“I’ve done a lot of miles on the ocean in my life and I’m used to seeing turtles, dolphins, sharks and big flurries of feeding birds. But this time, for 3000 nautical miles there was nothing alive to be seen.”
In place of the missing life was garbage in astounding volumes.
“Part of it was the aftermath of the tsunami that hit Japan a couple of years ago. The wave came in over the land, picked up an unbelievable load of stuff and carried it out to sea. And it’s still out there, everywhere you look.”
Ivan’s brother, Glenn, who boarded at Hawaii for the run into the United States, marvelled at the “thousands on thousands” of yellow plastic buoys. The huge tangles of synthetic rope, fishing lines and nets. Pieces of polystyrene foam by the million. And slicks of oil and petrol, everywhere.
Countless hundreds of wooden power poles are out there, snapped off by the killer wave and still trailing their wires in the middle of the sea.
“In years gone by, when you were becalmed by lack of wind, you’d just start your engine and motor on,” Ivan said.
Not this time.
“In a lot of places we couldn’t start our motor for fear of entangling the propeller in the mass of pieces of rope and cable. That’s an unheard of situation, out in the ocean.
“If we did decide to motor we couldn’t do it at night, only in the daytime with a lookout on the bow, watching for rubbish.
“On the bow, in the waters above Hawaii, you could see right down into the depths. I could see that the debris isn’t just on the surface, it’s all the way down. And it’s all sizes, from a soft-drink bottle to pieces the size of a big car or truck.
“We saw a factory chimney sticking out of the water, with some kind of boiler thing still attached below the surface. We saw a big container-type thing, just rolling over and over on the waves.
“We were weaving around these pieces of debris. It was like sailing through a garbage tip.
“Below decks you were constantly hearing things hitting against the hull, and you were constantly afraid of hitting something really big. As it was, the hull was scratched and dented all over the place from bits and pieces we never saw.”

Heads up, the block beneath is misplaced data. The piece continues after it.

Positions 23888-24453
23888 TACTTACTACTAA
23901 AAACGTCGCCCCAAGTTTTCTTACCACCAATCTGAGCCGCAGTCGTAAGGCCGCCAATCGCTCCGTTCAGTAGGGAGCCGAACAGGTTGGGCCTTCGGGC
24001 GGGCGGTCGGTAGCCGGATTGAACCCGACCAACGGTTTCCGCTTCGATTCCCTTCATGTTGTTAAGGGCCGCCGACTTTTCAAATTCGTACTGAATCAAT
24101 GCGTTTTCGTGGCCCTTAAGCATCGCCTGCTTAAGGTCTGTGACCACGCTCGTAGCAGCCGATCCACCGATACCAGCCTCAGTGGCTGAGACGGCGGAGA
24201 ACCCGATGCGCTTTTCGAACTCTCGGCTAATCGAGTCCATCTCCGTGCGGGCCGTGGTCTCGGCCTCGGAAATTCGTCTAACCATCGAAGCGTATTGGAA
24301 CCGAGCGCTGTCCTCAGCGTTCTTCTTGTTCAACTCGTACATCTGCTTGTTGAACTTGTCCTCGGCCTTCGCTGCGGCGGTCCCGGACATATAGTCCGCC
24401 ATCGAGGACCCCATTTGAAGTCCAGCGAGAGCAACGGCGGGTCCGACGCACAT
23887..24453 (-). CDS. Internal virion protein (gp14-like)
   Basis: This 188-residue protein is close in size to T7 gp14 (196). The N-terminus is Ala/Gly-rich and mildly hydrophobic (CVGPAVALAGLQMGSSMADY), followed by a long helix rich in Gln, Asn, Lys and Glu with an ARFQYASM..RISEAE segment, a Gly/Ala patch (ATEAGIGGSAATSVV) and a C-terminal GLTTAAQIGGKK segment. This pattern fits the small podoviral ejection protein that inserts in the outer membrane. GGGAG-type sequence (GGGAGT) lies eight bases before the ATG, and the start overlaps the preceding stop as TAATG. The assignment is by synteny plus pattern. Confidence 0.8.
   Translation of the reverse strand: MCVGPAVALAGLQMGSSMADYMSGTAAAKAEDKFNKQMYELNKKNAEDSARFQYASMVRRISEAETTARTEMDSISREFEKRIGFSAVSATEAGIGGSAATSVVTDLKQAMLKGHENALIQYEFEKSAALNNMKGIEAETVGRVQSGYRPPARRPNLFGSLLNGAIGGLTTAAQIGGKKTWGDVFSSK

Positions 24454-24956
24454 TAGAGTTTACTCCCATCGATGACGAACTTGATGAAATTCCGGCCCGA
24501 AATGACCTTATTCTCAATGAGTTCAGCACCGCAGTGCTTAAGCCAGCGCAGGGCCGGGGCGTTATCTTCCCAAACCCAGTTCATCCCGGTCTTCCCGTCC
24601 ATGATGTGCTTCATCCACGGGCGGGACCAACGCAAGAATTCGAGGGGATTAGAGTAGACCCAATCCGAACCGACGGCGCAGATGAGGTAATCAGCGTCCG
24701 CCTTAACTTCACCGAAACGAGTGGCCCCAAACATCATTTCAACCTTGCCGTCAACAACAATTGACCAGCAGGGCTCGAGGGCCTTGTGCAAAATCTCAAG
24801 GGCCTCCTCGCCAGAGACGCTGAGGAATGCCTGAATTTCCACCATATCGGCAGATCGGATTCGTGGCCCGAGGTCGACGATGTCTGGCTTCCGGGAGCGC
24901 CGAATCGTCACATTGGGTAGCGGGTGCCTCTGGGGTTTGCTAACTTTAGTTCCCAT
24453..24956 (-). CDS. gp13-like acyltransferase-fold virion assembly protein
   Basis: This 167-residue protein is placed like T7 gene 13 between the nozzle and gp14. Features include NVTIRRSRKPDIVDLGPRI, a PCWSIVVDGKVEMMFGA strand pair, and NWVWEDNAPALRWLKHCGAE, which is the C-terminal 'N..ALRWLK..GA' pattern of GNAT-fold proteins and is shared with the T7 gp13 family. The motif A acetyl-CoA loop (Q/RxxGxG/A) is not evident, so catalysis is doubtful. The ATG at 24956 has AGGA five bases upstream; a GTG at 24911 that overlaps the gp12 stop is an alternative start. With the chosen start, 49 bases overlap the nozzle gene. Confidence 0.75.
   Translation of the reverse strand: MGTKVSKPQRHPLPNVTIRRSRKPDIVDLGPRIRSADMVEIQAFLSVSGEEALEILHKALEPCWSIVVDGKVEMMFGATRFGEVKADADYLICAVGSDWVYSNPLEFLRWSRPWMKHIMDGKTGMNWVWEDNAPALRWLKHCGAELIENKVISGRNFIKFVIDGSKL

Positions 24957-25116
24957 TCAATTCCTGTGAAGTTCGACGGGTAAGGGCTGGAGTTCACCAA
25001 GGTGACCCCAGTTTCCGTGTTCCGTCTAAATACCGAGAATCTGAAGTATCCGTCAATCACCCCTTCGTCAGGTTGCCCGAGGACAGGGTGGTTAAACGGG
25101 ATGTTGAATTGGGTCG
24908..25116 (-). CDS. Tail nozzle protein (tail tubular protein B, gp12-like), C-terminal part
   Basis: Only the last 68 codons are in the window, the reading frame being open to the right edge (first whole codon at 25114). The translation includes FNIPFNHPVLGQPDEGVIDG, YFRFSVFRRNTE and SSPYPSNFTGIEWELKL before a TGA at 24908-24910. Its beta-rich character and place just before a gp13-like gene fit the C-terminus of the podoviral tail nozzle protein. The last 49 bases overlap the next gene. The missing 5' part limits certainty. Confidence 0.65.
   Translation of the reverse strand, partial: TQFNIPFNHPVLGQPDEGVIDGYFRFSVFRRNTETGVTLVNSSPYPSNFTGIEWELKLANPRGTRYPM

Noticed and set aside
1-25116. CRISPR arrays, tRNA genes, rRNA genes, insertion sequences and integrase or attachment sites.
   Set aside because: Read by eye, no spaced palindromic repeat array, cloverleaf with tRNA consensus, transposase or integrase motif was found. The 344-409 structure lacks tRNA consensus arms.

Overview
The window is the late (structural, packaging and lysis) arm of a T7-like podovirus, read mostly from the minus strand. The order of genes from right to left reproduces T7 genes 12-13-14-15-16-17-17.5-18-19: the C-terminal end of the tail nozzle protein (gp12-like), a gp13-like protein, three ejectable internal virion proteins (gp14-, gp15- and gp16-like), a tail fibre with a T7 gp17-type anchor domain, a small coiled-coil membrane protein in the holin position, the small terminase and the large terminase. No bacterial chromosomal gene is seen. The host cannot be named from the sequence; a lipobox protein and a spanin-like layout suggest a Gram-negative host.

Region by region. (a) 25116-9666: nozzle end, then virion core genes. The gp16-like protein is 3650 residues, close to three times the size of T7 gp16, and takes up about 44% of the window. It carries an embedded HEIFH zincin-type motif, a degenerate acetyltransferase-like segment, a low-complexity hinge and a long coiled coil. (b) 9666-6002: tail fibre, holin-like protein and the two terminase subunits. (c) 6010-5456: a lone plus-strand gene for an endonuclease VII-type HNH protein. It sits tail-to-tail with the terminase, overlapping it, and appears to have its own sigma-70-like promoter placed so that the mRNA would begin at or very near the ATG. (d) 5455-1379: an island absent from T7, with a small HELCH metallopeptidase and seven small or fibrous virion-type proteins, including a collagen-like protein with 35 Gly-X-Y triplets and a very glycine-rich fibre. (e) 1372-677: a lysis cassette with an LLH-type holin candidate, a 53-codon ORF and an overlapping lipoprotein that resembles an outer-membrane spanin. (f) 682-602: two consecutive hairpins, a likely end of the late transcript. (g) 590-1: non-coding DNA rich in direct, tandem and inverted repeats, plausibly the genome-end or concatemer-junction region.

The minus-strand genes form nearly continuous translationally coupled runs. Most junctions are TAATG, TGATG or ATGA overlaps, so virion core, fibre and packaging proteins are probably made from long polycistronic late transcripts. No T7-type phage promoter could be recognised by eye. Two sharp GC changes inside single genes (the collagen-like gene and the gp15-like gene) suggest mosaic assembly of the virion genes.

Plastic was ubiquitous. Bottles, bags and every kind of throwaway domestic item you can imagine, from broken chairs to dustpans, toys and utensils.
And something else. The boat’s vivid yellow paint job, never faded by sun or sea in years gone past, reacted with something in the water off Japan, losing its sheen in a strange and unprecedented way.
BACK in Newcastle, Ivan Macfadyen is still coming to terms with the shock and horror of the voyage.
“The ocean is broken,” he said, shaking his head in stunned disbelief.
Recognising the problem is vast, and that no organisations or governments appear to have a particular interest in doing anything about it, Macfadyen is looking for ideas.
He plans to lobby government ministers, hoping they might help.
More immediately, he will approach the organisers of Australia’s major ocean races, trying to enlist yachties into an international scheme that uses volunteer yachtsmen to monitor debris and marine life.
Macfadyen signed up to this scheme while he was in the US, responding to an approach by US academics who asked yachties to fill in daily survey forms and collect samples for radiation testing – a significant concern in the wake of the tsunami and consequent nuclear power station failure in Japan.
“I asked them why don’t we push for a fleet to go and clean up the mess,” he said.
“But they said they’d calculated that the environmental damage from burning the fuel to do that job would be worse than just leaving the debris there.”